Over the course of this year, practically every conversation we’ve been having about IT and BPO has culminated in the impact robotic automation will have on service providers, third-party advisors, RPA software vendors and the poor unsuspecting enterprise clients, all seemingly unprepared for the tsunami of impending disruption caused by this suddenly-discovered ability to mimic human behaviour in software scripts.
Sadly, most of these conversations are fraught with misconceptions about what RPA can – and should – deliver to the enterprise and real misunderstandings about the speed to benefit realization. Yes indeed, the whole services industry has gone careening up hype creek, powered by advisor and provider-infused methane. So let’s enter the kitchen of HfS’ Charles Sutherland, who will unravel the not-so-secret recipe of today’s RPA dogs’ breakfast…
RPA – why 9 out of 10 enterprises haven’t really got a bloody clue
In a recent survey of 178 enterprise buyers, only 11% of respondents said that they have extensive or even some real-life hands-on experience with RPA to-date. That means that 89% of respondents have not really experienced RPA hands-on but were instead getting their insights on its capabilities via indirect messaging. Much of this messaging on RPA has sensationalized the benefits (scope and speed) of this technology and, in the view of HfS, created a misrepresentation of the art of the possible today. So how did we as a market get to this point of serving up this Dog’s Breakfast of RPA?
Recipe For Making A Dog’s Breakfast Out of Robotic Process Automation (RPA)
- We began with one initial but tasty ingredient of a technology suite that uses software “bots” to replicate rules based human facilitated transactions.
- We introduced a portion of confusion as to whether the real application of RPA is for roles that are 100% replacement (e.g. all day data entry) or whether RPA is more likely to be applied in roles that are only partial substitutable with technology and when doing this make sure that the attributed benefits from application to the former are broadly applied to the later even when that can never be.
- Then a few cooks forgot to mix in the required portion of change management and internal communications as to how RPA will impact talent in the enterprise (and any service provider) and what their futures will look like post RPA.
- They then used less than the required amount of skilled talent who actually understand both the technologies and the processes against which they should best be applied.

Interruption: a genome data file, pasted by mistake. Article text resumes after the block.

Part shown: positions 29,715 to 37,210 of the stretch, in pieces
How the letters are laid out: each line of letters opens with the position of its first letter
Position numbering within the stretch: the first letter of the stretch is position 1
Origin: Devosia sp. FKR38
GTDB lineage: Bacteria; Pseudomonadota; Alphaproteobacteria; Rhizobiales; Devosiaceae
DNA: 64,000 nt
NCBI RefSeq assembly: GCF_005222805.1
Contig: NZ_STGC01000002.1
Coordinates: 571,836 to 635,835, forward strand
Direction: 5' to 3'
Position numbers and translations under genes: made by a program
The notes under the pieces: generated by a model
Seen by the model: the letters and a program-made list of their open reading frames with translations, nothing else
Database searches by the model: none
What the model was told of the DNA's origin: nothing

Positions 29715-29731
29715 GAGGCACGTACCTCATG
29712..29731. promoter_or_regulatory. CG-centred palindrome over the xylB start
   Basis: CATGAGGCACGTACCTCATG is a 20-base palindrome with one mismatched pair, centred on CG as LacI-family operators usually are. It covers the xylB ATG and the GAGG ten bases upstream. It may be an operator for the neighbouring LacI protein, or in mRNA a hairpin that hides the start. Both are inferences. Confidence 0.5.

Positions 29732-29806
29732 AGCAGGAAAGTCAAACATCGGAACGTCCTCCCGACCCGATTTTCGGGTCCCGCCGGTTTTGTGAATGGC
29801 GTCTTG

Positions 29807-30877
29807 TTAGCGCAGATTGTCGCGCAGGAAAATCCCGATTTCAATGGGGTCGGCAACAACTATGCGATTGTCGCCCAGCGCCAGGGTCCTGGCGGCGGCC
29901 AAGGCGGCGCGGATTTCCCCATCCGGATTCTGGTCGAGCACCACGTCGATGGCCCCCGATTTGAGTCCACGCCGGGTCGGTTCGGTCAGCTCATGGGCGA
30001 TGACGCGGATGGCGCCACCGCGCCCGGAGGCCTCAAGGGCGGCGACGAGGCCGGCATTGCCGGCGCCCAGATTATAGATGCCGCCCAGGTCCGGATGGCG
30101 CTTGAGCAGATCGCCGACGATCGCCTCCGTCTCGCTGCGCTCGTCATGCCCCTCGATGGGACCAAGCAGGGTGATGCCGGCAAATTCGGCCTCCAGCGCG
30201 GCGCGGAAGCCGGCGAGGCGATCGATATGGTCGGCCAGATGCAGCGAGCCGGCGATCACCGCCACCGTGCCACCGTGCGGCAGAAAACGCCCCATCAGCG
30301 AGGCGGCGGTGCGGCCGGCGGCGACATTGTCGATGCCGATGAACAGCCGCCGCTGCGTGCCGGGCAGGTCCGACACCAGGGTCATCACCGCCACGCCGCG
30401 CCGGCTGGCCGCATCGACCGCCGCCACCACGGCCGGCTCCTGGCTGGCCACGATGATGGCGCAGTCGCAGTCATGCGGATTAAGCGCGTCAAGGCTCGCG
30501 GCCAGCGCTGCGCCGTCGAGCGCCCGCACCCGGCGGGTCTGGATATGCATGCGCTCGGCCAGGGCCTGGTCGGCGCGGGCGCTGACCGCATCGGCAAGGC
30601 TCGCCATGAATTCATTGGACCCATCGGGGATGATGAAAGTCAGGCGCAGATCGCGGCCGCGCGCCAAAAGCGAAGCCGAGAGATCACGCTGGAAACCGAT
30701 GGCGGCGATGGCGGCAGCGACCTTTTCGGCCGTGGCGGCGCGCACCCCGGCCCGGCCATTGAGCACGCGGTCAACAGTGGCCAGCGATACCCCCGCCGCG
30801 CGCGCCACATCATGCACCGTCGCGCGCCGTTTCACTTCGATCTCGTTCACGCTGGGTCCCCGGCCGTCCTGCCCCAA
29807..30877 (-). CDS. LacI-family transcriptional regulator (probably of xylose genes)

- We also allowed any software vendor with even a passing association to automation to join the cooking team and add their own specific flavoring to the recipe.
- Then the market stirred up the resulting mixture with unclear messaging as to whether RPA is an end-state of technology or whether it is the means to an end of finding the cost savings to fund a future (and pending) transformation of the business process and its supporting technology into a natively digital end-to-end environment.
- Now as the recipe begins to become less recognizable than what you started with, just for good measure we have seasoned in hints of cognitive computing and artificial intelligence as further ingredients.
- Then we baked this mixture at a high heat with much hype into commercial discussions between enterprise clients, their third party advisors, consultants and BPO service providers until it takes a hot bubbling form.
- Finally, when ready to prove and serve to the enterprise service buyer, the market forgets to turn on a helpful light of real case studies from other enterprises that have sampled this before and instead pour the resulting breakfast dish into pilot or proof of concept sized bowls that don’t show it all in its tastiest form.
The Bottom-line: Automation is too important to get served up in this fashion
As a market, we haven’t done ourselves any favors by letting this Dog’s Breakfast develop. Automation needs to be too important a technological development for both business process and information technology processes for the current situation to be left as it is. It is our goal as HfS to take our knowledge of what is hype and fantasy in this Dog’s Breakfast versus what is real and make it clear for the market as to what we really should be eating to start each day in this new era of automation.
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